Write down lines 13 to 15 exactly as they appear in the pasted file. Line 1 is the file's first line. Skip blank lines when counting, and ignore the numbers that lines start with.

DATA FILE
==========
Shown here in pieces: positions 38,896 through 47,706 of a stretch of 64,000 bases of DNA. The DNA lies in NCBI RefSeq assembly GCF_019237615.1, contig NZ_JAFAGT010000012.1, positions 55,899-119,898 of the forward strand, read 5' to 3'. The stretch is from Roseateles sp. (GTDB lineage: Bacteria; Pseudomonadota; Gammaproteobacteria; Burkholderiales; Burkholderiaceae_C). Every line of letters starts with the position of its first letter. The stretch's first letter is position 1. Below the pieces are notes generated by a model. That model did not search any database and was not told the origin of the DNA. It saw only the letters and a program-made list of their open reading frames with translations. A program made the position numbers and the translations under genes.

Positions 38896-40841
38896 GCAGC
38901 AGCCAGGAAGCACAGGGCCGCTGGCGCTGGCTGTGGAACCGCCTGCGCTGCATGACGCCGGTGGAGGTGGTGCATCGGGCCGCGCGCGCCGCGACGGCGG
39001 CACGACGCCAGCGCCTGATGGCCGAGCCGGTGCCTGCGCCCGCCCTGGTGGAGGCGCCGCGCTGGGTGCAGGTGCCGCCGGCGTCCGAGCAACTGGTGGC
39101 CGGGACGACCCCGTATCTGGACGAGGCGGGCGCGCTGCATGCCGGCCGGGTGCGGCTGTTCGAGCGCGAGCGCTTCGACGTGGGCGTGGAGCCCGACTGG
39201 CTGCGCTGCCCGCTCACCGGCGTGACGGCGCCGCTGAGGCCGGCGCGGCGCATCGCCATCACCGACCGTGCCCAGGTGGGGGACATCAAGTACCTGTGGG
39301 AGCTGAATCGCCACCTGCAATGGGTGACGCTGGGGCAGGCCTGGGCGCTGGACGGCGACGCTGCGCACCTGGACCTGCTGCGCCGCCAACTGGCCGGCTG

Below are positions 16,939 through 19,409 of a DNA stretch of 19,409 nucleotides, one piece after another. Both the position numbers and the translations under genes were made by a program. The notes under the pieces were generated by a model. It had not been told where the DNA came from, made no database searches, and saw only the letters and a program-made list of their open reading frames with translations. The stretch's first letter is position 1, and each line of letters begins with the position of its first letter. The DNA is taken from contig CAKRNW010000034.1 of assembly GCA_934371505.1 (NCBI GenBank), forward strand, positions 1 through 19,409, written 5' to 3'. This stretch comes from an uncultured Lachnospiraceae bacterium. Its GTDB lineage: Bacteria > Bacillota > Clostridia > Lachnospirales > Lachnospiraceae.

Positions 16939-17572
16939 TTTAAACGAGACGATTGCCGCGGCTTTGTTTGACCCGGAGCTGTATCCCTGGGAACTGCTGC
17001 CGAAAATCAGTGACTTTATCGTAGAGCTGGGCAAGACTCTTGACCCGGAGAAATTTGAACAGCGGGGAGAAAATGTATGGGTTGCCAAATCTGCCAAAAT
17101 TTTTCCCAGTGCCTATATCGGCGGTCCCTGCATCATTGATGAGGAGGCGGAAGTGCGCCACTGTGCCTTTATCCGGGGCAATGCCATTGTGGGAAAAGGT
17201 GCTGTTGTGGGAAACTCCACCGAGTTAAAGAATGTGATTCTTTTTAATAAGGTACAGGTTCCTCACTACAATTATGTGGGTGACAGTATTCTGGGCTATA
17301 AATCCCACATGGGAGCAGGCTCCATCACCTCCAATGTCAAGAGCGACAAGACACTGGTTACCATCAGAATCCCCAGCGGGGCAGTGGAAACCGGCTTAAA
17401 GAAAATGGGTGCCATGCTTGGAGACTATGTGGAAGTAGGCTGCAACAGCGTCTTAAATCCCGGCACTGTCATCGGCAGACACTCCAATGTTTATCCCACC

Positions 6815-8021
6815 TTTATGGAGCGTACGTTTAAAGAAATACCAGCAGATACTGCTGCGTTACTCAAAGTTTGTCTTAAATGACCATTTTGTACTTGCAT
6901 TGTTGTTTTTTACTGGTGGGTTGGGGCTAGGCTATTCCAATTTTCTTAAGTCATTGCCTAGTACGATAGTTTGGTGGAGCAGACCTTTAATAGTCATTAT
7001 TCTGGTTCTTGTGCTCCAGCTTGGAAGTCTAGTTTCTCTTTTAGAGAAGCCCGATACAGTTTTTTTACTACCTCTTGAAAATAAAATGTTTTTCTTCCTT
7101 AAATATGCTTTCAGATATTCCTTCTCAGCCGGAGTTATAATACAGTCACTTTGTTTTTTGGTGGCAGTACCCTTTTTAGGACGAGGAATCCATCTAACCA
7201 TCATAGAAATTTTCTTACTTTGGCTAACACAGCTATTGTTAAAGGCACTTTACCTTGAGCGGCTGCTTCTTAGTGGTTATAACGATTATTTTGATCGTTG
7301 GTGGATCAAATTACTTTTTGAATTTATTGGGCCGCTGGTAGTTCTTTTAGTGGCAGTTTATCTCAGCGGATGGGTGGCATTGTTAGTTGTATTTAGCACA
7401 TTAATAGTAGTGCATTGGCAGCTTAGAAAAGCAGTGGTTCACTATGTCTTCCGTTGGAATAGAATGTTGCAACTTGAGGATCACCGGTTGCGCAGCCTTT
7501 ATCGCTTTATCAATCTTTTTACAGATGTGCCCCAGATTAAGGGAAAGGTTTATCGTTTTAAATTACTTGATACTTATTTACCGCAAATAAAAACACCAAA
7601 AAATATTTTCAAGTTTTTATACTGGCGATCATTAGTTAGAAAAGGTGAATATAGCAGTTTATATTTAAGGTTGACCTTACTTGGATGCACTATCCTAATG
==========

17101 TTTTCCCAGTGCCTATATCGGCGGTCCCTGCATCATTGATGAGGAGGCGGAAGTGCGCCACTGTGCCTTTATCCGGGGCAATGCCATTGTGGGAAAAGGT
17201 GCTGTTGTGGGAAACTCCACCGAGTTAAAGAATGTGATTCTTTTTAATAAGGTACAGGTTCCTCACTACAATTATGTGGGTGACAGTATTCTGGGCTATA
17301 AATCCCACATGGGAGCAGGCTCCATCACCTCCAATGTCAAGAGCGACAAGACACTGGTTACCATCAGAATCCCCAGCGGGGCAGTGGAAACCGGCTTAAA